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I'm doing an exercice about the second equality of Wald.

Let $(X_i)_{i\ge 1}$ be a sequence of integrable random variables. Let $\mathcal{F} = (\mathcal{F}_i)_{i\ge 1}$ be a filtration such that $X$ is adapted. We suppose that $X_i$ and $F_{i-1}$ are independent for all $i\ge 2$ and that $\mathbb{E}[X_1^2] < \infty$. We put $S_n := X_1 + ... + X_n$. Show that if $T$ is an integrable stopping time such as $T \ge 1$, then $\mathbb{E}[S_T ^2 - T\mathbb{E}[X_1 ^2]]^2 = \sigma ^2 (X_1)\mathbb{E}[T]$.

I would like to do it this way : Show that $Y_n := Z_n^2 - n\sigma (X_1)$ is a martingale, where $Z_n := X_1 + ... + X_n - n\mathbb{E}[X_1]$ is a martingale (this result as been shown in an other exercice).

But I can't show that. We have $\mathbb{E}[Y_{n+1} | F_n] = \mathbb{E}[Z_{n+1} ^2 - (n+1)\sigma ^2 (X_1) | F_n] = \mathbb{E}[Z_{n+1} ^2 | F_n] - (n+1)\sigma ^2 (X_1)$. And then, I tried to develop the square, but I don't get any good result.... Maybe there is a mistake in the beginning ?

Thanks for your help.

P.S. I suppose there is another way to prove that equality, but I want to do it this way.

P.P.S As you can see, English is not my mother tongue, so if you see any mistake, I would be glad to learn how to write it correctly.

Here is the link to the same subject in Mathoverflow :

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Sorry, I didn't know that this two sites were related. I added a link to Mathoverflow. – Merli Jun 3 '12 at 12:53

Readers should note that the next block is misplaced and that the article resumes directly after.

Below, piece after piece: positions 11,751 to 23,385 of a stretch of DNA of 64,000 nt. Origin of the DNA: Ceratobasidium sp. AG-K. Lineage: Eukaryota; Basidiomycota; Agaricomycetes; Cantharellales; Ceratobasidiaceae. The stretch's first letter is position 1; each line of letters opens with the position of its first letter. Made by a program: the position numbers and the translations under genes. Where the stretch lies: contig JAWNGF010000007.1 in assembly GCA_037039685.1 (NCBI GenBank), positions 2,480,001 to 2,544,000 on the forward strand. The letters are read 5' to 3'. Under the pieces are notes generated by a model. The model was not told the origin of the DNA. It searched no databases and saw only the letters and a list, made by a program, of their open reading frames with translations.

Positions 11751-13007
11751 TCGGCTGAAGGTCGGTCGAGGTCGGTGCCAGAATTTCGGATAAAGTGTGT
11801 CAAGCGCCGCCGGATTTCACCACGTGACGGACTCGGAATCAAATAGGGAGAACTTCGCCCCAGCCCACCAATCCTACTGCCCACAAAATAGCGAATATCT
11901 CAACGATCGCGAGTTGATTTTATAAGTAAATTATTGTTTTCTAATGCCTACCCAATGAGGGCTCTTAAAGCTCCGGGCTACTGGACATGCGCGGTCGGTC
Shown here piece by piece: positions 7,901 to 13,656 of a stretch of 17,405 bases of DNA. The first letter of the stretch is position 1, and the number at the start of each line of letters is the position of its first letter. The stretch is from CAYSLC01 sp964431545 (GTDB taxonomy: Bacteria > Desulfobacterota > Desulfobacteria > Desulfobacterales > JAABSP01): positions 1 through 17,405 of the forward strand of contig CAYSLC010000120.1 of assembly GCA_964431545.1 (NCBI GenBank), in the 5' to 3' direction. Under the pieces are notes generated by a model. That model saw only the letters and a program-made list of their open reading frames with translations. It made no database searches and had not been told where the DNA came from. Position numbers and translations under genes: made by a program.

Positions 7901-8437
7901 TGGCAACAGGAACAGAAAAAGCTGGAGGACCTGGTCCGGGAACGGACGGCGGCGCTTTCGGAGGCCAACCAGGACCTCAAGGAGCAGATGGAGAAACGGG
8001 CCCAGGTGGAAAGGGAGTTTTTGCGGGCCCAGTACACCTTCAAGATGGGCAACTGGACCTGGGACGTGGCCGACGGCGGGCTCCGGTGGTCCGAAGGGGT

Thank you. I hope you'll get a good answer soon and a somewhat belated welcome to the site! – t.b. Jun 3 '12 at 12:56
Thank you very much :) – Merli Jun 3 '12 at 12:57
up vote 1 down vote accepted


  • $Z_{n+1}^2=Z_n^2+2Z_n\bar X_{n+1}+\bar X_{n+1}^2$ where $\bar X_{n+1}=X_{n+1}-\mathrm E(X_1)$.
  • $\mathrm E(Z_n^2\mid F_n)=\text{____}$.
  • Since $\bar X_{n+1}$ is independent of $F_n$, $\mathrm E(Z_n\bar X_{n+1}\mid F_n)=\text{____}$ and $\mathrm E(\bar X_{n+1}^2\mid F_n)=\text{____}$.
  • Hence $(Y_n)$ is an $(F_n)$-martingale.

Edit: There are two cases when the conditional expectation of the integrable random variable $U$ conditionally on the sigma-algebra $G$ is simple to determine.

  • If $U$ is $G$-measurable, then $\mathrm E(U\mid G)=U$.
  • If $U$ is independent of $G$, then $\mathrm E(U\mid G)=\mathrm E(U)$.
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Hi did, Thank you for the tips. The first step is ok. Now for the second one, is there any formula to calculate $\mathbb{E}[Z_n ^2 |F_n]$ with a square in it ? Or maybe I just have to develop ? – Merli Jun 3 '12 at 15:43
I find that $\mathbb{E}[Z_n ^2 |F_n] = Z_n$ – Merli Jun 3 '12 at 15:45
See Edit. $ $ $ $ – Did Jun 3 '12 at 15:51
Is this possible that $\mathbb{E}[Z_n \bar{X_{n+1}}] = 0$ ? – Merli Jun 3 '12 at 15:55
So the exercise is solved with your tips, thank you very much !! :) – Merli Jun 3 '12 at 16:09

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